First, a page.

[...]Mr. President, if you ensure that nobody is held accountable for ordering the torture, then it proves either A) you're a liar when you say you think your predecessors committed what clearly amounts to a war crime, or B) you're a coward for not having the courage to pay the political costs for granting them a pardon.
BRUCE FEIN: I would have asked him, since he's agreed that what was done was torture, and that the United States criminal code makes torture a crime. And there's no national security exception, no exception if you get useful information. And because we had impeached, in the House Judiciary Committee, a former President, called Richard Nixon, for failing faithfully to execute the laws. How he can justify not moving forward with an investigation when we have a former President and Vice President openly acknowledging they authorized water boarding, what he has described as torture, is a crime.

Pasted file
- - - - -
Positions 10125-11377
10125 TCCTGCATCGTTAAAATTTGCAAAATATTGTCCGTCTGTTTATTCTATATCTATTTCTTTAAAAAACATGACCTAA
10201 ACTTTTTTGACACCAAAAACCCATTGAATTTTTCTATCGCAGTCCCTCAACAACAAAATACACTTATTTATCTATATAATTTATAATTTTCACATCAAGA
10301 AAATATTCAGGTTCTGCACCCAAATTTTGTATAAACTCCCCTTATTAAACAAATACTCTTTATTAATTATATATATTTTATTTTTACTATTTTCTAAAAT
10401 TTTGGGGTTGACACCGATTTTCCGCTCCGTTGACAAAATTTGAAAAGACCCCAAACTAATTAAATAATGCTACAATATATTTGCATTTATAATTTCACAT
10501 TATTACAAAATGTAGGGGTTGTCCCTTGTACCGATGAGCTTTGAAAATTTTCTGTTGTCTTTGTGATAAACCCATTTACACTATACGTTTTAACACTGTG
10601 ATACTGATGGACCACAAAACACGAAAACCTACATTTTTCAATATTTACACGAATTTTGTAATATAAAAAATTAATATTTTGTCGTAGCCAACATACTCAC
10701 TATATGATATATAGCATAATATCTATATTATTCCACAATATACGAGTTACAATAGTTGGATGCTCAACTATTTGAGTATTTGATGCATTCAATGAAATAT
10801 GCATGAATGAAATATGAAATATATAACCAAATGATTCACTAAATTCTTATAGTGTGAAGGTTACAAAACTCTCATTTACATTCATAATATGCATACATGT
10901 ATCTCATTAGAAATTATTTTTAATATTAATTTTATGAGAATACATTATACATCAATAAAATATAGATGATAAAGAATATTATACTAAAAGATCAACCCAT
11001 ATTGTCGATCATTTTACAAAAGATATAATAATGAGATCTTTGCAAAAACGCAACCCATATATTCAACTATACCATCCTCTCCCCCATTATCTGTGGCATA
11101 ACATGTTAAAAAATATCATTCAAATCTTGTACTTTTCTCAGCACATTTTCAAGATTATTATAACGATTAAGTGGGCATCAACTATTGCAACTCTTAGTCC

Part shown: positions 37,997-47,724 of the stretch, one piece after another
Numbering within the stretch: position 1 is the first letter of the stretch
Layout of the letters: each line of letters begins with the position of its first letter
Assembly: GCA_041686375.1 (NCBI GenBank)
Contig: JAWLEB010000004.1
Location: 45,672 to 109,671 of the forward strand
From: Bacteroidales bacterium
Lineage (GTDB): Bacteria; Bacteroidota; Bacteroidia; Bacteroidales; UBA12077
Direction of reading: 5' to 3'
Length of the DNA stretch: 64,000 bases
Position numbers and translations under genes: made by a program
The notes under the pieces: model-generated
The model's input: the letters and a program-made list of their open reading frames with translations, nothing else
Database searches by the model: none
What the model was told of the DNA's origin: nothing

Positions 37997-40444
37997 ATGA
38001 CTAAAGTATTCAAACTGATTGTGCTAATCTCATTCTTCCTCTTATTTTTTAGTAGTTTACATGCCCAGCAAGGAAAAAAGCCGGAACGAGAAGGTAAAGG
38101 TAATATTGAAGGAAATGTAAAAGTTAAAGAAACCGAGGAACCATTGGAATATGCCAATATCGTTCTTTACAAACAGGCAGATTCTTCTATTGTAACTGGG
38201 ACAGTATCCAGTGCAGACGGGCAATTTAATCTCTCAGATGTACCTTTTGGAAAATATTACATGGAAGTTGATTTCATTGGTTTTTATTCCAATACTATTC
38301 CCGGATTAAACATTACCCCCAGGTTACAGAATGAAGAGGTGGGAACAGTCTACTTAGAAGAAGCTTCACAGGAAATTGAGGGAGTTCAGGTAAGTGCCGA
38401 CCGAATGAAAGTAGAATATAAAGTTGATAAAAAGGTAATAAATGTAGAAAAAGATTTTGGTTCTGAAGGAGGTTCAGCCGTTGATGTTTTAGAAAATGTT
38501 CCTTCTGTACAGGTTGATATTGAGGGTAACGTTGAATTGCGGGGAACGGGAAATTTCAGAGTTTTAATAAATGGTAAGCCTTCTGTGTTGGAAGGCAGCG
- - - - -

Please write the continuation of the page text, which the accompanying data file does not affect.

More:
Or in the alternative, if he thinks that there are mitigating circumstances, and there's body language suggests that, then he should pardon them like Ford did Richard Nixon. And the reason why the difference between a pardon and non-prosecution is important, is because a pardon requires the recipient to acknowledge guilt. That there was wrongdoing. There was a crime. Just forgetting and sweeping it under the rug suggests this wasn't illegal.
Which is it, Mr. President? Which Is It?